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ISC 261 // AP STYLE J-S

Terms in this set (66)

Plural Nouns Not Ending in S: Add 'S: the alumni's contributions

Plural Nouns Ending In S: Add only an apostrophe: the churches' needs

Nouns Plural In Form, Singular In Meaning: Add only an apostrophe: mathematics' rules

Apply the same principle when a plural word occurs in the formal name of a singular entity: General Motors' profits

Nouns The Same In Singular and Plural: Treat them the same as plurals, even if the meaning is singular: one corps' location

Singular Nouns Not Ending In S: Add's: the church's needs
Some style guides say that singular nouns ending in s sounds such as ce, x and z may take either the apostrophe alone or 's. (see especially expressions)

Singular Common Nouns Ending In S: Add's: the hostess's invitation

Singular Proper Names Ending In S: Use only apostrophe: Achilles' heel

Special Expressions: The following exceptions to the general rule for words not ending in s apply to worshippers that end in an s sounds and are followed by a word that begins with s: for appearance' sake

Pronouns: Personal interrogative and relative pronouns have separate forms for the possessive. None involve an apostrophe: mine, ours, yours
Caution: If you are using an apostrophe with a pronoun, always double-check to be sure that the meaning calls for a contraction: you're, it's, there's

Compound Words: Applying the rules about, add an apostrophe r 's to the word closest to the object possessed: the major general's decision

Joint Possession, Individual Possession: Use a possessive form after only the last word if ownership is joint: Fred and Sylvia's apartment
Use a possessive form after both words if the objects are individually owned: Fred's and Sylvia's books.

Descriptive Phrases: Do not add an apostrophe to a word ending in S when it is used primarily in a descriptive sense: citizens band radio

Descriptive Names: Some governmental, corporate and institutional organizations with a descriptive word in their names use an apostrophe; some do not. Follow the user's practice: Actors' Equity

Quasi Possessives: Follow the rules about in composing the possessive form of words that occur in such phrases as day's pay, two weeks' vacation, three days' work, your money's worth

Double Possessive: Two conditions must apply for a double possessive - a phrase such as friend of John's - to occur: 1. The word after of must refer to an animate object, and 2. The word before of must must involve only a portion of the animate object's possessions.

Inanimate Objects: There is no blanket rule against creating a possessive form for an inanimate object, particularly if the object is treated in a personified sense.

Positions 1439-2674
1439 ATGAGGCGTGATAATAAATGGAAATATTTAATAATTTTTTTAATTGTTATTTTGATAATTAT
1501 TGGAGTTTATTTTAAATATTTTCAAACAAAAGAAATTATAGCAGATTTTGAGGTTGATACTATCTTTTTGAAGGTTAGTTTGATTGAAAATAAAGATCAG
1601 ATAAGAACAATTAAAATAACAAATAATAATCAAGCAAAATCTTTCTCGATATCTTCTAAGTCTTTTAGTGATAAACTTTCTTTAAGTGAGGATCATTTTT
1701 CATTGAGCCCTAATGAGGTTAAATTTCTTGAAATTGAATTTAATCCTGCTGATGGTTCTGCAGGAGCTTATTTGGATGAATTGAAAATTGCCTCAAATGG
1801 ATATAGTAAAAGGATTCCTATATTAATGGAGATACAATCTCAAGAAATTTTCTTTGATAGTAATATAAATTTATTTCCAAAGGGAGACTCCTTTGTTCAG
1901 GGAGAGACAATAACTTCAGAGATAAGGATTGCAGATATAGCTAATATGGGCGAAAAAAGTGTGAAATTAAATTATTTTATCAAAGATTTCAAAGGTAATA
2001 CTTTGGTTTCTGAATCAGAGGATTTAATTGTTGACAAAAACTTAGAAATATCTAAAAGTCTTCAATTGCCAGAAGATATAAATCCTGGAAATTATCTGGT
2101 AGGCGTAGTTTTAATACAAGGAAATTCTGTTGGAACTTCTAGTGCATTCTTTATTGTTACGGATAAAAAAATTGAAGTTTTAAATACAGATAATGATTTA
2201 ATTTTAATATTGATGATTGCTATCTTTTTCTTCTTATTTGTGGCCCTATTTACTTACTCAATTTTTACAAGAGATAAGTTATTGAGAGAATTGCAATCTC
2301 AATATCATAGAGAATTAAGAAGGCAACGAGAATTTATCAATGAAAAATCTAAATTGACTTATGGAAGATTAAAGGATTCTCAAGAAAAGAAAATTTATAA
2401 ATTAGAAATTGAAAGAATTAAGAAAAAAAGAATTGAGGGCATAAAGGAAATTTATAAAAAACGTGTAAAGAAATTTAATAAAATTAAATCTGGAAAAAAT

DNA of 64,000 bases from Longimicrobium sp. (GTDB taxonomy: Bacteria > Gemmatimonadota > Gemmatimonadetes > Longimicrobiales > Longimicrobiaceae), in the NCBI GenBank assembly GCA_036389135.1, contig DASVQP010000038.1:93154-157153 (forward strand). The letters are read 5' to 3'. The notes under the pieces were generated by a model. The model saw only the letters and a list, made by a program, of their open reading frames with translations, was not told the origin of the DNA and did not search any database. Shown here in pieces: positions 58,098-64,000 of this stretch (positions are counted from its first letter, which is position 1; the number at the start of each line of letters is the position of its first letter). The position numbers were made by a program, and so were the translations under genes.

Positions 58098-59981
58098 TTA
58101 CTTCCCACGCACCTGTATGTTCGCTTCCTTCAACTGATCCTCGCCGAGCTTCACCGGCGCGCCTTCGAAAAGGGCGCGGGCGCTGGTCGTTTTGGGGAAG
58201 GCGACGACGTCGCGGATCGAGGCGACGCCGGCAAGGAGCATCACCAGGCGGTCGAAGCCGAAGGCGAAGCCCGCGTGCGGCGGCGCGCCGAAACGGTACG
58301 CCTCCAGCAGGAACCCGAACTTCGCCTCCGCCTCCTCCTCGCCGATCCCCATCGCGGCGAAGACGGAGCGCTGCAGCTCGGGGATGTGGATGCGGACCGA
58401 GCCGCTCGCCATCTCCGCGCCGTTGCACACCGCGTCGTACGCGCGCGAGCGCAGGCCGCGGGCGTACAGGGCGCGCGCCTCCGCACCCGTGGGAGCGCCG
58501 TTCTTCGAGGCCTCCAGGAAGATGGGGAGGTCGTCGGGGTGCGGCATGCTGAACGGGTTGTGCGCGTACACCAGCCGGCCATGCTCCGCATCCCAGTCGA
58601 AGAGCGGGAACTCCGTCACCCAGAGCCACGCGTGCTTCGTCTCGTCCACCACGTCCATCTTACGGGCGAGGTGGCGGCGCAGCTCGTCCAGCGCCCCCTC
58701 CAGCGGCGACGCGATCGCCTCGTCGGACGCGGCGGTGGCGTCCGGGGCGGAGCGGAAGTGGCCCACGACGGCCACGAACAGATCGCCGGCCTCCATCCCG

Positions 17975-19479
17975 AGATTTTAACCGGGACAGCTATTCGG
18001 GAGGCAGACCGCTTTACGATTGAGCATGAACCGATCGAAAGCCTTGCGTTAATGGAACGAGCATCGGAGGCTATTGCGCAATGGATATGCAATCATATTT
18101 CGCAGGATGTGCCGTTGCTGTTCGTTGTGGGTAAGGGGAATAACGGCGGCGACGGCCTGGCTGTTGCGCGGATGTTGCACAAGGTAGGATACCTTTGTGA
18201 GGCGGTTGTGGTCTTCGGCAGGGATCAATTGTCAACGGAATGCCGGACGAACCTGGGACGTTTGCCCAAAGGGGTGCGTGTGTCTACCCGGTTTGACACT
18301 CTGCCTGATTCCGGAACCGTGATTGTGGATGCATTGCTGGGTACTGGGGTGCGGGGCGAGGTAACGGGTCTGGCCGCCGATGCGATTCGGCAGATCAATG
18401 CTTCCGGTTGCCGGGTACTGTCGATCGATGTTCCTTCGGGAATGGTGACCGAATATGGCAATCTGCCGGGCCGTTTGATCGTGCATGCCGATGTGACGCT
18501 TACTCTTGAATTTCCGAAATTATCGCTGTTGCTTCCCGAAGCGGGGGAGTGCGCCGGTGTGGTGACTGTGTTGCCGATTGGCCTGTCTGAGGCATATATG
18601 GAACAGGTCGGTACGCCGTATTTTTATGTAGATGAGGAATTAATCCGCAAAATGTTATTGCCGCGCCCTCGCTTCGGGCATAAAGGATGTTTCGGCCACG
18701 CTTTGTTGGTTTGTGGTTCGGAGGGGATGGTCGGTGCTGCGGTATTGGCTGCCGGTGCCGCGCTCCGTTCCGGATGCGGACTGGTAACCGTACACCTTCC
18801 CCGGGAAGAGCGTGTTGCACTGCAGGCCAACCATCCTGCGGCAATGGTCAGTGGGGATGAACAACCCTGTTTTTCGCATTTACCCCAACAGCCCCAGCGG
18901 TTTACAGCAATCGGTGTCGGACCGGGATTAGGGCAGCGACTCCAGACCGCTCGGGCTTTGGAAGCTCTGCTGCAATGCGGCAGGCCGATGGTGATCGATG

In general, however, avoid excessive personalization of inanimate objects, and give preference to an of construction when it fits the makeup of the sentence. For example, the earlier references to mathematics' rules
Spell Out: The names of the 50 U.S. states should be spelled out when used in the body of a story, whether standing alone or in conjunction with a city, town, village or military base.

Eight Not Abbreviated: The names of eight states are never abbreviated in datelines or text: Alaska, Hawaii, Idaho, Iowa, Maine, Ohio, Texas and Utah.
Memory Aid: Spell out the names of the two states that are not part of the contiguous United States and of the continental states that are five letters or fewer.

In The Body Of Stories: Except for cities that stand alone in datelines, use the state name in textual material when the city or town is not in the same state as the dateline, or where necessary to avoid confusion: Springfield, Massachusetts, or Springfield, Illinois.

Abbreviations Required: Following are the state abbreviations, which also appear in the entries for each state (postal code abbreviations in parentheses)

Ala. (AL)
Ariz. (AZ)
Ark. (AR)
Calif. (CA)
Colo. (CO)
Conn. (CT)
Del. (DE)
Fla. (FL)
Md. (MD)
Mass. (MA)
Mich. (MI)
Minn. (MN)
Miss. (MS)
Mo. (MO)
Mont. (MT)
Neb. (NE)
N.D. (ND)
Okla. (OK)
Ore. (OR)
Pa. (PA)
R.I. (RO)
S.C. (SC)
S.D. (SD)
Tenn. (TN)
Ga. (GA)
Ill. (IL)
Ind. (IN)
Kan. (KS)
Ky. (KY)
La. (LA)
Nev. (NV)
N.H. (NH)
N.J. (NJ)
N.M. (NM)
N.Y. (NY)
N.C. (NC)
Vt. (VT)
Va. (VA)
Wash. (WA)
W. Va. (WV)
Wis. (WI)
Wyo. (WY)

These are the postal code abbreviations for the eight states that are not abbreviated in datelines or text: AK (Alaska), HI (Hawaii), ID (Idaho), IA (Iowa), ME (Maine), OH (Ohio), TX (Texas), UT (Utah). Also: District of Columbia (DC)